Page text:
Williams will get better, but the Celtics aren’t cruising to wins right now, nor are they bad enough to not care about wins. Boston can’t afford to throw him 10-15 minutes a night to develop him. Williams’ time comes in practices and games in the NBAGL. That’s where young bigs develop when their team has stakes. He’s not the answer to any of the multitude of questions Boston has right now. And Williams won’t be the answer to them this year and probably not next year either.

6. On the Players Only broadcast (I know, I know), they talked about how Toronto wanted to make Boston quit. Mission accomplished. Sometimes in games you can tell when a team has given up. Sometimes it’s a cumulative thing, but other times there is a very clear moment. On this play, Pascal Siakam made a steal and went coast-to-coast for a dunk. A few different Celtics could have made an effort to stop him, or at least foul him. Instead, Siakam got the easy dunk and Boston’s spirit was broken.

7. Postgame, Kyrie Irving didn’t have much to say for a change. When asked about Stevens’ and Smart’s comments, he deferred to both of them. When asked what he thinks in a follow-up, he simply remained silent. Irving has tried to motivate his teammates by calling them out. He’s tried to put it on himself. After the loss to the Bulls he expressed optimism that everything will be fine. After this loss, he just stayed quiet. It was the latest in what’s been a trying season for Irving, both on and off the court.

8. How does it get better? And when does that happen? We’ve seen the Celtics at their best this season. Irving is correct: when they play their best, no one is beating them in a seven-game series. Unfortunately, we’ve seen Boston at their worst far too many times to be confident that the best will show up at least four times in a playoff series.

It comes down to effort and consistency. If guys aren’t able to give great effort, it’s time to pull them off the court. Some of the breakdowns the last two games came because players just didn’t seem to care. That’s unacceptable.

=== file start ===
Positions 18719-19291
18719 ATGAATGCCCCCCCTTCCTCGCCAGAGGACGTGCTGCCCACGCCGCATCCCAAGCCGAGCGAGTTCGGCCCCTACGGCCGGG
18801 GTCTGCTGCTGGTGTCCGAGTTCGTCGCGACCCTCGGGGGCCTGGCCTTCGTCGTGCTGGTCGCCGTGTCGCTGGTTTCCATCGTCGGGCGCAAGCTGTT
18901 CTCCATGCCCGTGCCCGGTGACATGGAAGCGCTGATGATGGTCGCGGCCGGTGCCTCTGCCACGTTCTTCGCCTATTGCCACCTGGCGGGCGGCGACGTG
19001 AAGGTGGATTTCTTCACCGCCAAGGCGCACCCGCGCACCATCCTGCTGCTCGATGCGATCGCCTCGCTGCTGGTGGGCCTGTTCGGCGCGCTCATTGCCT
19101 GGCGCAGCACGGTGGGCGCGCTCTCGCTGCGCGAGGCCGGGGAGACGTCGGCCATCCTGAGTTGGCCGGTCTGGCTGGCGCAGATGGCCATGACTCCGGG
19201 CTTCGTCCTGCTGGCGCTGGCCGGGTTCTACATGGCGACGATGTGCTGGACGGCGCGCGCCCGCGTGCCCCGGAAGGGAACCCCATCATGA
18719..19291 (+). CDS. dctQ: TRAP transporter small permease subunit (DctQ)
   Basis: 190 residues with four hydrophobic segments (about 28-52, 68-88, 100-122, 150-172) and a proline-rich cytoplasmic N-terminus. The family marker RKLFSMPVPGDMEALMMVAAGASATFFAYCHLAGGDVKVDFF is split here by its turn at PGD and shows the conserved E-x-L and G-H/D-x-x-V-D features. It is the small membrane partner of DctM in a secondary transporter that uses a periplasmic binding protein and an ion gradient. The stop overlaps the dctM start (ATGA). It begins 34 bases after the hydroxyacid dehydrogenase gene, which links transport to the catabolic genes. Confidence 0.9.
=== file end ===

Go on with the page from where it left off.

It’s probably time for Stevens to make a lineup change. Maybe he should go back to the opening night lineup of Irving, Jaylen Brown, Gordon Hayward, Jayson Tatum and Al Horford. Let Smart run the second unit with Morris and Terry Rozier off the ball carrying the scoring load. Maybe when Aron Baynes returns, his attitude and effort will help set things right. Maybe the players will just flip a switch. That’s a lot of maybes.

As for when: it has to be soon. There are only 21 games left. And Boston’s doesn’t have it easy in the near-term. They’ve got home games with Portland and Houston (with a Washington home game tucked in between), then it’s a tough west coast swing against teams that are all fighting for playoff spots/positioning.

This trip comes with the Celtics homecourt hopes for the playoffs very much in doubt. Forget the one or two seed, those are pipe dreams even the staunchest optimist can’t still believe in. Boston trails Indiana by three games for the three seed and Philadelphia by two games for the four seed. The Celtics have two games left with the Pacers and one with the 76ers (who they already own the tiebreaker over), so they can still make their own bed. But, for those games to even matter, Boston has to get it together. Otherwise, they’re likely headed on the road for the first round, which was an unfathomable proposition at the beginning of the season.